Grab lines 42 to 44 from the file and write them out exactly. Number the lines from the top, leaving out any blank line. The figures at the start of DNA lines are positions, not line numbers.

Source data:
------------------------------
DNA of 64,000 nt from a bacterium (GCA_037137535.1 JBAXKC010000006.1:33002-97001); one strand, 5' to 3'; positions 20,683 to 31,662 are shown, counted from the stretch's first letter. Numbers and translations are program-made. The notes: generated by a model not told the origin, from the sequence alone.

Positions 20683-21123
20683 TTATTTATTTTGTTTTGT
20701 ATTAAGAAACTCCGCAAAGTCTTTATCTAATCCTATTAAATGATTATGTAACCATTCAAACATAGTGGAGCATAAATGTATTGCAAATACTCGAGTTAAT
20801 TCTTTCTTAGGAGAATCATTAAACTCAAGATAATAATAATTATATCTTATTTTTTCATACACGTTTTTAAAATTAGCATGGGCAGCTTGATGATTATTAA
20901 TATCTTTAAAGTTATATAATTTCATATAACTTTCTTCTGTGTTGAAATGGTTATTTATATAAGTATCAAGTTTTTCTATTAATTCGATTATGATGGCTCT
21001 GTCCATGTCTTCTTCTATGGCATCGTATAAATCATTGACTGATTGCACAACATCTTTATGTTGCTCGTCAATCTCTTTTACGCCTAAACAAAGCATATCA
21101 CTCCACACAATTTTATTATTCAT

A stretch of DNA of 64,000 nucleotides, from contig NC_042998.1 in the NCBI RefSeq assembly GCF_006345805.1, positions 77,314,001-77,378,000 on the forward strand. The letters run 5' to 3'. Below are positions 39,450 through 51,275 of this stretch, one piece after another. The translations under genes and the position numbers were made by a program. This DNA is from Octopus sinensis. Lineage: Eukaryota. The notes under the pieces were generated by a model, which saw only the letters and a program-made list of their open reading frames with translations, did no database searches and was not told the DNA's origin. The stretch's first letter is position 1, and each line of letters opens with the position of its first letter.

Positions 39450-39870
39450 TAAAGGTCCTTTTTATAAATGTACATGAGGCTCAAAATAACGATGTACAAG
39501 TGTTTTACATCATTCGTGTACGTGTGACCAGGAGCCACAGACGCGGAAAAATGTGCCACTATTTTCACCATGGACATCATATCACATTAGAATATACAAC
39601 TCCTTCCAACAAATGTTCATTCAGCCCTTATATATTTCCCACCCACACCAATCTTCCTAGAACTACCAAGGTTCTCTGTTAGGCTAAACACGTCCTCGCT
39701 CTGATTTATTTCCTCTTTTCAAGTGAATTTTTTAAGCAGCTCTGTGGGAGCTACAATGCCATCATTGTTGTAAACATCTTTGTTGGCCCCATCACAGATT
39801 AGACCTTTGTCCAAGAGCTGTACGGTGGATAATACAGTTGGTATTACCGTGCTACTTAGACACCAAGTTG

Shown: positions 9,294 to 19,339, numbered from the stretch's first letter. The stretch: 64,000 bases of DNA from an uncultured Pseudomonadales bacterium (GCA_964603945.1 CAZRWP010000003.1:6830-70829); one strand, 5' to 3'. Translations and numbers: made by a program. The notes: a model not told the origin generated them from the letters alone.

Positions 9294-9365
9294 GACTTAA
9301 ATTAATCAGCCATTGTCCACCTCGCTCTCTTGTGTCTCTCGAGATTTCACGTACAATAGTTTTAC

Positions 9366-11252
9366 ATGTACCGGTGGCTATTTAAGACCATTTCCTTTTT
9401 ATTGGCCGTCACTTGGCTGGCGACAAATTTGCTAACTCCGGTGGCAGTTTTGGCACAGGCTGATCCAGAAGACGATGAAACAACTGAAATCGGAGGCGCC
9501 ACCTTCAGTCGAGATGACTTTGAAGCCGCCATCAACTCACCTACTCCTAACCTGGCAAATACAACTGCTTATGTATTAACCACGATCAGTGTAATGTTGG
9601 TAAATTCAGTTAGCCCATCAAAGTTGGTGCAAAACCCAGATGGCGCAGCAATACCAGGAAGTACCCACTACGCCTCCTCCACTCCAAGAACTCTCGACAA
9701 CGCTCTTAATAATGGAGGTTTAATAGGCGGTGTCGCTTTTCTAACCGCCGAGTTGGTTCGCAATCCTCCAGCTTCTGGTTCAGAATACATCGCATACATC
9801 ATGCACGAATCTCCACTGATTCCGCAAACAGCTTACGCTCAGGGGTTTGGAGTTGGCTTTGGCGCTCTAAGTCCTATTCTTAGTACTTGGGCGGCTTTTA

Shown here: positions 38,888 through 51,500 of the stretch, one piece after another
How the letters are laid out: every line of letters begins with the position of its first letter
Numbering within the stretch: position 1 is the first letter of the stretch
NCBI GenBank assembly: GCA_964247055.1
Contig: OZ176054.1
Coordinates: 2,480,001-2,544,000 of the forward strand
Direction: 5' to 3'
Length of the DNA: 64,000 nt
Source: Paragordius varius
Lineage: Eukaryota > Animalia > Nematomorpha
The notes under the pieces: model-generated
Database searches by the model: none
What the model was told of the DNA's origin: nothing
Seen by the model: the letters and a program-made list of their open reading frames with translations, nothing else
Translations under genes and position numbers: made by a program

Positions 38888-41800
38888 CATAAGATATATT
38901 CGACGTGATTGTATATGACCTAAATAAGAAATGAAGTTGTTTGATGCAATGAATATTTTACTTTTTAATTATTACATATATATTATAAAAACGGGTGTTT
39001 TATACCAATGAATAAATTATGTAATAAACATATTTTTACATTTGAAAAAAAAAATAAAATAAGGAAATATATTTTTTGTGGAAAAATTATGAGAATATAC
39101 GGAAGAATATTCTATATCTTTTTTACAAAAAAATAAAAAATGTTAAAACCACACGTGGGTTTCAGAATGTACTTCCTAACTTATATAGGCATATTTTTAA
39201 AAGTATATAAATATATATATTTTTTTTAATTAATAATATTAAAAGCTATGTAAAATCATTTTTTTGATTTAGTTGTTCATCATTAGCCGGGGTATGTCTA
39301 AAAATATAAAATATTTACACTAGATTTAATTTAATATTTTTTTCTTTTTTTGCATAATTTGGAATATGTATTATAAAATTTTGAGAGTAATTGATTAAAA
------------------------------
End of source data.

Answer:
Positions 38888-41800
38888 CATAAGATATATT
38901 CGACGTGATTGTATATGACCTAAATAAGAAATGAAGTTGTTTGATGCAATGAATATTTTACTTTTTAATTATTACATATATATTATAAAAACGGGTGTTT